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Image quality help

Discussion in 'Help Team' started by Motorhomer, Apr 23, 2017.

  1. Motorhomer

    Motorhomer Member

    I would like some help with my picture quality. I am learning photography and took some pictures yesterday in full sunlight to see how sharp they would be.I was trying to take different photos at different focal lengths but the longer the focal length the worse the sharpness got. I have uploaded the images to the my web site to keep the image files as big as possible and reduce any quality loss.


    These images are at 16mm and the best of the lot.

    The images do not look as sharp as i normally get when in full auto mode. i know the exposure is slightly over exposed but still the sharpness i thought would be very good.

    The first image was RAW and converted to JPG in light-room with no processing. The lower image is JPG processed by the camera.

    If this a matter of adjusting the F stop up to about f/8 or am i doing something else wrong.

    Thanks for any help
  2. PeteRob

    PeteRob Well-Known Member

    The longer the focal length the more sensitive the results are to shake. Also depending on the lens, zoom performance is not constant over the focal length and aperture range. Raw files are by definition unprocessed. Lightroom will apply some default sharpening, less than DPP which comes closer to applying the camera settings which are usually set to provide quite high sharpness. Lenses often perform best at about F8-F11. With a 16 mm lens depth of field should be good but if you are pixel peeping realise that you don't ordinarily view the picture that size so anything you do see that is a bit soft has to be taken in context.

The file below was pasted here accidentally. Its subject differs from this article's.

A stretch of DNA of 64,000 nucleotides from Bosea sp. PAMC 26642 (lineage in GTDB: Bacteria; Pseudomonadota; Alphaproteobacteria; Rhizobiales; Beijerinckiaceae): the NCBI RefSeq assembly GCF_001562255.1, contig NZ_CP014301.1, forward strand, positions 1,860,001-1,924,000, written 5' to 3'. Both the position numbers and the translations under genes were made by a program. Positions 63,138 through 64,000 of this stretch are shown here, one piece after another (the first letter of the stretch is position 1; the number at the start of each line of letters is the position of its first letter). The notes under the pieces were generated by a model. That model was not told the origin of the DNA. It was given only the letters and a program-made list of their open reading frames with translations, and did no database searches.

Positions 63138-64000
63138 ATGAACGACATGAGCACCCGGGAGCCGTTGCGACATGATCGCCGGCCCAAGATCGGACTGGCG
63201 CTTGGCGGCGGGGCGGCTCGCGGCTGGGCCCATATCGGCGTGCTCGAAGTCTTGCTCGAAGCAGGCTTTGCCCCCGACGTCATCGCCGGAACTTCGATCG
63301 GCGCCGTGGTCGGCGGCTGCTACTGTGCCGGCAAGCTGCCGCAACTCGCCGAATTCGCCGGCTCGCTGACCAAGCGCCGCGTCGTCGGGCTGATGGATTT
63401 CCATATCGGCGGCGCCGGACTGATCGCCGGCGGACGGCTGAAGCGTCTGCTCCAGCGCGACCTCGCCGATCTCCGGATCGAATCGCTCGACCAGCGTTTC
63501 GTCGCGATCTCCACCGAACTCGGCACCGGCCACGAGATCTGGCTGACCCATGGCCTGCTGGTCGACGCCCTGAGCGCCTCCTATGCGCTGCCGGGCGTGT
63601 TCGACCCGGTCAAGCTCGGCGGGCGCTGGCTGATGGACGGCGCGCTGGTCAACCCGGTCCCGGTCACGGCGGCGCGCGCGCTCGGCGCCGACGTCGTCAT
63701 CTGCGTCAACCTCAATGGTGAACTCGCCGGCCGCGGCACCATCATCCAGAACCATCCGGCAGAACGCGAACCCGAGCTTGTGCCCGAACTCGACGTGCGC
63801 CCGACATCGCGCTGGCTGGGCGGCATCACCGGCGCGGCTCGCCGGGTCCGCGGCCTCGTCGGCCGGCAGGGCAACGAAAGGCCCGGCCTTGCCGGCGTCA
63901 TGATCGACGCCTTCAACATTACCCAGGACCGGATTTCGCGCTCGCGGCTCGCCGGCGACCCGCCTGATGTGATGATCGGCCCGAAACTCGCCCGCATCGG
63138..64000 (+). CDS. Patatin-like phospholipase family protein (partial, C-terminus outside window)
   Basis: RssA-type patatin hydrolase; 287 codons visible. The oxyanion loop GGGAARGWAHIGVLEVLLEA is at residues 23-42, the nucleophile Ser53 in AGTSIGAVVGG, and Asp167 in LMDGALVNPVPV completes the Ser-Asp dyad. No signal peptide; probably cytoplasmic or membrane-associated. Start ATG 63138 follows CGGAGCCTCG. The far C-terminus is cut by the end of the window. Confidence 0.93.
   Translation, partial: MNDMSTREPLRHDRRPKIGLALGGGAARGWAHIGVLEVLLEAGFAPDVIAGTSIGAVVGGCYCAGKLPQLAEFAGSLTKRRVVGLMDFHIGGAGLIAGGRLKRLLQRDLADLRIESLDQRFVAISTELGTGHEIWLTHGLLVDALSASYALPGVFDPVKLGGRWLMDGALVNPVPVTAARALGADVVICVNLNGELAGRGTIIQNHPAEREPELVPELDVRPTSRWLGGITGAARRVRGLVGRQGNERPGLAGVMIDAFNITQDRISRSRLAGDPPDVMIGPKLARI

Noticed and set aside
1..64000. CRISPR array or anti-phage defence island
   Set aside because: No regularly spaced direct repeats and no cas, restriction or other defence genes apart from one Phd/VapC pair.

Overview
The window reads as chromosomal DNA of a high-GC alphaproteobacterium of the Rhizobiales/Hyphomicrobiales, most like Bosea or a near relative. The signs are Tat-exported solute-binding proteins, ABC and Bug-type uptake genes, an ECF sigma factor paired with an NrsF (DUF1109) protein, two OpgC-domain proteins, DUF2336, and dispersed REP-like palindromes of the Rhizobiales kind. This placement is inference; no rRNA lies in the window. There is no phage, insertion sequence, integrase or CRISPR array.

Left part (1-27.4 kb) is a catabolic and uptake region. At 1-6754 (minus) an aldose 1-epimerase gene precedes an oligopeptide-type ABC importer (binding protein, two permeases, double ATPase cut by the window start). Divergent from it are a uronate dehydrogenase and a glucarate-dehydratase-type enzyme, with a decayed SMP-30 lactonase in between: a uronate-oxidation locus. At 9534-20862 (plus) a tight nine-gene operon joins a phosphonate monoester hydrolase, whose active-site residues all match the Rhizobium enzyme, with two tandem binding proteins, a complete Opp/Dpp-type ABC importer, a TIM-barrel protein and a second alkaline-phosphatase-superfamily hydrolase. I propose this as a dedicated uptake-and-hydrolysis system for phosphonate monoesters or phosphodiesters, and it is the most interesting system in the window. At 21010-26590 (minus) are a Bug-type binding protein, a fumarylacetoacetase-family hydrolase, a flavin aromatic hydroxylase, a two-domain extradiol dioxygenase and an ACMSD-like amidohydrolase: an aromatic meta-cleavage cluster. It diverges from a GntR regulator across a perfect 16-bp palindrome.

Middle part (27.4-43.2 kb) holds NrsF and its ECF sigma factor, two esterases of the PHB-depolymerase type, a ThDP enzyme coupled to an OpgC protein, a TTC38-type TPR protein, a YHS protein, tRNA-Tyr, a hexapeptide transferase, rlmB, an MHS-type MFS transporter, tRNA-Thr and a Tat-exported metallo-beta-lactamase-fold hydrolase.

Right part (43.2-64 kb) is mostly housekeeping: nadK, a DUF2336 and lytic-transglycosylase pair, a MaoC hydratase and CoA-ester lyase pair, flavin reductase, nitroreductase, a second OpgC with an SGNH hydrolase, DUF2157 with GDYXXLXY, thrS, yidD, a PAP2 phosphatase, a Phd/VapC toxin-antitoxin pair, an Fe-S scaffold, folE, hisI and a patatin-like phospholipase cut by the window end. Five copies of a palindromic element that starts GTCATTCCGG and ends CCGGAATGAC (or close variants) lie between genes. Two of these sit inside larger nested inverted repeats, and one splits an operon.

3. Andrew Flannigan

    Andrew Flannigan Well-Known Member

    In the first picture the plane of focus seems to be on the near tree and the depth of field is too thin at f4 to reach the dog. Also leaves move at the slightest breeze so even at 1/200 they often show movement. The second shot is showing camera shake and f5.6 at 100mm has very little depth of field. The best way to test what's going on is to pick a subject with clearly defined edges and put the camera on a very solid support like a brick wall. Also, the oldest tip in the book, always squeeze the shutter release very gently.
  4. Motorhomer

    Motorhomer Member

    Thanks Andrew. i thought it was just my eyes or monitor but you can see the leaves are not so good.
    Hopefully i will have another go at this tonight with different aperture settings and as you advised i will pick a more solid subject.
    i thought at 1/200 sec with 16mm focal length would be ample for correct sharpness taking into account the rule of shutter speed being bigger than focal length.
  5. Andrew Flannigan

    Andrew Flannigan Well-Known Member

    As you've now discovered, there's both camera movement and subject movement. You need to learn to deal with both.

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